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    1. Bri M

      How did the whole wheat version turn out? I want to try, but I’m not a bread baker, so I don’t know what adaptations are necessary 🙂

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  48. Linda Picken

    Amazing blogs and recipes (and Baker Bettie, I am sure). Every recipe I’ve tried so far has turned out better results than recipes I’ve tried from our local “world-famous” baking company’s site and cookbook. The award-winning collector edition cookbook is now a dust collector, and this is my go-to site for family favorites!

    This skillet bread received rave reviews at recent family dinner. Thank You!!!!

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  50. Mel from Palm Beach

    This was so much easier than the last Rosemary bread I made. My 15 year old nephew stopped by, tried it and loved it. Asked if I would make him more. So just made 2 more batches; one I followed this recipe and the other I added some shredded cheese and a little honey. Also, like the roasted garlic with the bread. The smell of this Rosemary bread baking is comforting and gets me excited for the holidays. Thanks for this much easier bread recipe.

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  52. Kathrine

    This bread is super easy!! And taste great! I made it to go with soup and was perfect.

    Have you ever used any whole wheat flour in it? Thought I would try subbing one cup next time and 2 the next if it works with one.

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      Baker Bettie

      I personally haven’t Katherine, but I think 1 cup would be the perfect amount to start with to try it! Enough to give it a little more flavor and color but not make it too rough! Let me know how it goes!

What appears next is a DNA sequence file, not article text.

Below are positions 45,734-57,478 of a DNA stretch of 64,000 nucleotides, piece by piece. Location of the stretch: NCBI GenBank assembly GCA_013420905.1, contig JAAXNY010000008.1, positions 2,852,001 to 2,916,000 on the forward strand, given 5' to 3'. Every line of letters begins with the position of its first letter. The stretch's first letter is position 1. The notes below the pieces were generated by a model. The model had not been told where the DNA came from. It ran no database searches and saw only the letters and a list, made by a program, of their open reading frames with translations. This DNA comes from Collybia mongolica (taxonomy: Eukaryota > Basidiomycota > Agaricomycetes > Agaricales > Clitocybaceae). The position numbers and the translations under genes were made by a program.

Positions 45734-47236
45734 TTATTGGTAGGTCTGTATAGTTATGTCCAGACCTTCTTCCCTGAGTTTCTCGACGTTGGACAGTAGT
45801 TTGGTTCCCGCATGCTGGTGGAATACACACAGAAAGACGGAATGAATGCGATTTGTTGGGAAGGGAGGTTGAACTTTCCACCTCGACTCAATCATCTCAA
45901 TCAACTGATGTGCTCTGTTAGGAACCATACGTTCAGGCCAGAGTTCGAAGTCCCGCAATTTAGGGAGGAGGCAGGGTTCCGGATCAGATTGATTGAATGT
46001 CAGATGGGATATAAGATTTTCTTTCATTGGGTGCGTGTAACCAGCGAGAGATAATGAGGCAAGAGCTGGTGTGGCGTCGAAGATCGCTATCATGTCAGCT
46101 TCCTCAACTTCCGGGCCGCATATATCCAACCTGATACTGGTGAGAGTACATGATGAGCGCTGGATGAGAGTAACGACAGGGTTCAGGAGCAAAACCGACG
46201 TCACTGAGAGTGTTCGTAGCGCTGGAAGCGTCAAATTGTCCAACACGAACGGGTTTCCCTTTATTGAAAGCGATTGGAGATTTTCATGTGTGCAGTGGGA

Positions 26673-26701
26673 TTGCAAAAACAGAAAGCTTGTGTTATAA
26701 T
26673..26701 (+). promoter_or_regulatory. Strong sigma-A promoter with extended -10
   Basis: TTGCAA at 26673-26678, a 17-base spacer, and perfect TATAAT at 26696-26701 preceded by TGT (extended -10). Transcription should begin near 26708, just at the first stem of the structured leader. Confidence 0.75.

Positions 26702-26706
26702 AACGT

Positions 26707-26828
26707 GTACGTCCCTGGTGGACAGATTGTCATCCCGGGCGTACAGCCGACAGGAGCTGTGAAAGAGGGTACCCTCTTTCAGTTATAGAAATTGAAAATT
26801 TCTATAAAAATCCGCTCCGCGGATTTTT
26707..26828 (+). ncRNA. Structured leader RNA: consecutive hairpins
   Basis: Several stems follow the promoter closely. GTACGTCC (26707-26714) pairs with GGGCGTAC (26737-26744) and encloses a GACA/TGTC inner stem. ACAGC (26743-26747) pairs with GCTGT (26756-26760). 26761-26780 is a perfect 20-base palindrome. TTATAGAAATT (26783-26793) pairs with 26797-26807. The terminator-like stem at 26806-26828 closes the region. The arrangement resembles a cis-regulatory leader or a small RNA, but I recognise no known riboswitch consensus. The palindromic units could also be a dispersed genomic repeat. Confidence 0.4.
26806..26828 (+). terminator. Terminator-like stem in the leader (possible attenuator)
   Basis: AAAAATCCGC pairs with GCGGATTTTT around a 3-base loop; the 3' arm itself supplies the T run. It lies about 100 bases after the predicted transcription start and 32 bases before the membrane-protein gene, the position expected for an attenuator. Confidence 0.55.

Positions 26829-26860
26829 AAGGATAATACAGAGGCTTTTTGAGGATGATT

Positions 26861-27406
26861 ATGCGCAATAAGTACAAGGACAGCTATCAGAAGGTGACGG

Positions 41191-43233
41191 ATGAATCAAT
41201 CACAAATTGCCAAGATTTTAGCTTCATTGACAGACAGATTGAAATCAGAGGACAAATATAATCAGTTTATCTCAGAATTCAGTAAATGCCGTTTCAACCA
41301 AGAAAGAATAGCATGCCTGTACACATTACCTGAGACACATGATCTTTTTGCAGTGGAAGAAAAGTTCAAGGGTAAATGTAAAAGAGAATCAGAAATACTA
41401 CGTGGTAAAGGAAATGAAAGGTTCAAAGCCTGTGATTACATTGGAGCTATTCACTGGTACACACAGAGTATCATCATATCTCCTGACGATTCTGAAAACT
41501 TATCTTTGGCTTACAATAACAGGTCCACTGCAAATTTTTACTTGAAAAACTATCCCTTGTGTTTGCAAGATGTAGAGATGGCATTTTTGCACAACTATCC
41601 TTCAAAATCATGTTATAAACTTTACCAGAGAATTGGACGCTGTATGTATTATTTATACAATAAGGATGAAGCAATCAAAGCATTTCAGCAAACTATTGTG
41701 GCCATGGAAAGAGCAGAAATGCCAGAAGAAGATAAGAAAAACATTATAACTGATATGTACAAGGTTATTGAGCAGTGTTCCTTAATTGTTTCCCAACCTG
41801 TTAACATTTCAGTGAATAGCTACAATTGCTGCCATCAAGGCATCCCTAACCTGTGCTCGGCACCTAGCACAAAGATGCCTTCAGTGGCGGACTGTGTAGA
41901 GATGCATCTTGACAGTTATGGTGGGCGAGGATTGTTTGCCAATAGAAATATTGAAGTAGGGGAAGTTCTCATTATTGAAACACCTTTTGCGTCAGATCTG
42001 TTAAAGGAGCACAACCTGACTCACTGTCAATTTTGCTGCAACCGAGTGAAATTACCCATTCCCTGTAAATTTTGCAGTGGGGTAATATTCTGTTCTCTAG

53. Pat Rickett

    This bread is fantastic. I cut the recipe in half and then baked in my 8″ cast iron pan about 25-30 minutes. The first loaf didn’t rise as much as I expected but still was delicious. After reviewing similar bread recipes, the second time I made it (half recipe) I used a little warmer water with my yeast, added one tsp. of sugar to the yeast and water mixture and let it sit about 5 minutes. I also added one tsp. of a dried herb mix that I like when I added the salt with the flour. that loaf rose a little higher and turned out great too! Thanks for the recipe.

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  58. T

    Wow! made for our Dinner today. I used 3 cups of King Arthur’s unbleached unbromated flour and
    2 and 1/3 cups of King Arthur’s whole wheat flour. Had basmati rice, skillet chicken, special sauce using the drippings from the skillet chicken, frozen green beans seasoned with onions and coconut oil and had some corn. Thank you for the skillet recipe, my first time making skillet bread. Plan to make more using other ingredients. ( Makes me want to keep on baking bread). Need ways to use Healthier flours.
    Also, I had some home made blueberry sauce week or so past. Put some on the bread, absolutely delicious. Thank you, T

  59. Jen

    Thank you so much for this recipe! I consider myself a foodie; I love to cook and love trying new recipes, but one thing I HATE is making bread!!! The smell of yeast alone is enough to make me nauseous, so I avoid it like the plague and stick to quick breads/biscuits/etc. This, however, seemed like it would keep the time “involved” with the dough to a minimum, so I decided to give it a try. It came out wonderfully in my new cast iron pan I got for Christmas, exactly as pictured (though only about 25 minutes in my oven), and even my picky eaters ate it. I served it with bowls of olive oil, balsamic, sea salt, and pepper for dipping, and even though the bread itself was a bit bland, it was a huge hit! Next time I’ll try adding some olive tapenade and garlic to it, and maybe sprinkle on some feta in the last few minutes of baking. My mouth is watering just thinking about it… This is a great base recipe I can’t wait to play with.

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  60. Marilynn

    I found this recipe today as I was looking for reasons to use my oven on this frigid Adirondack day! Every time the temp is below zero I bake and this looked like a good start to the day. I didn’t have rosemary, so used thyme instead. Very easy and great with olive oil. Will make a second one today, but add some cheese, garlic and tomatoes. Thank you for a great recipe.

  61. Olivia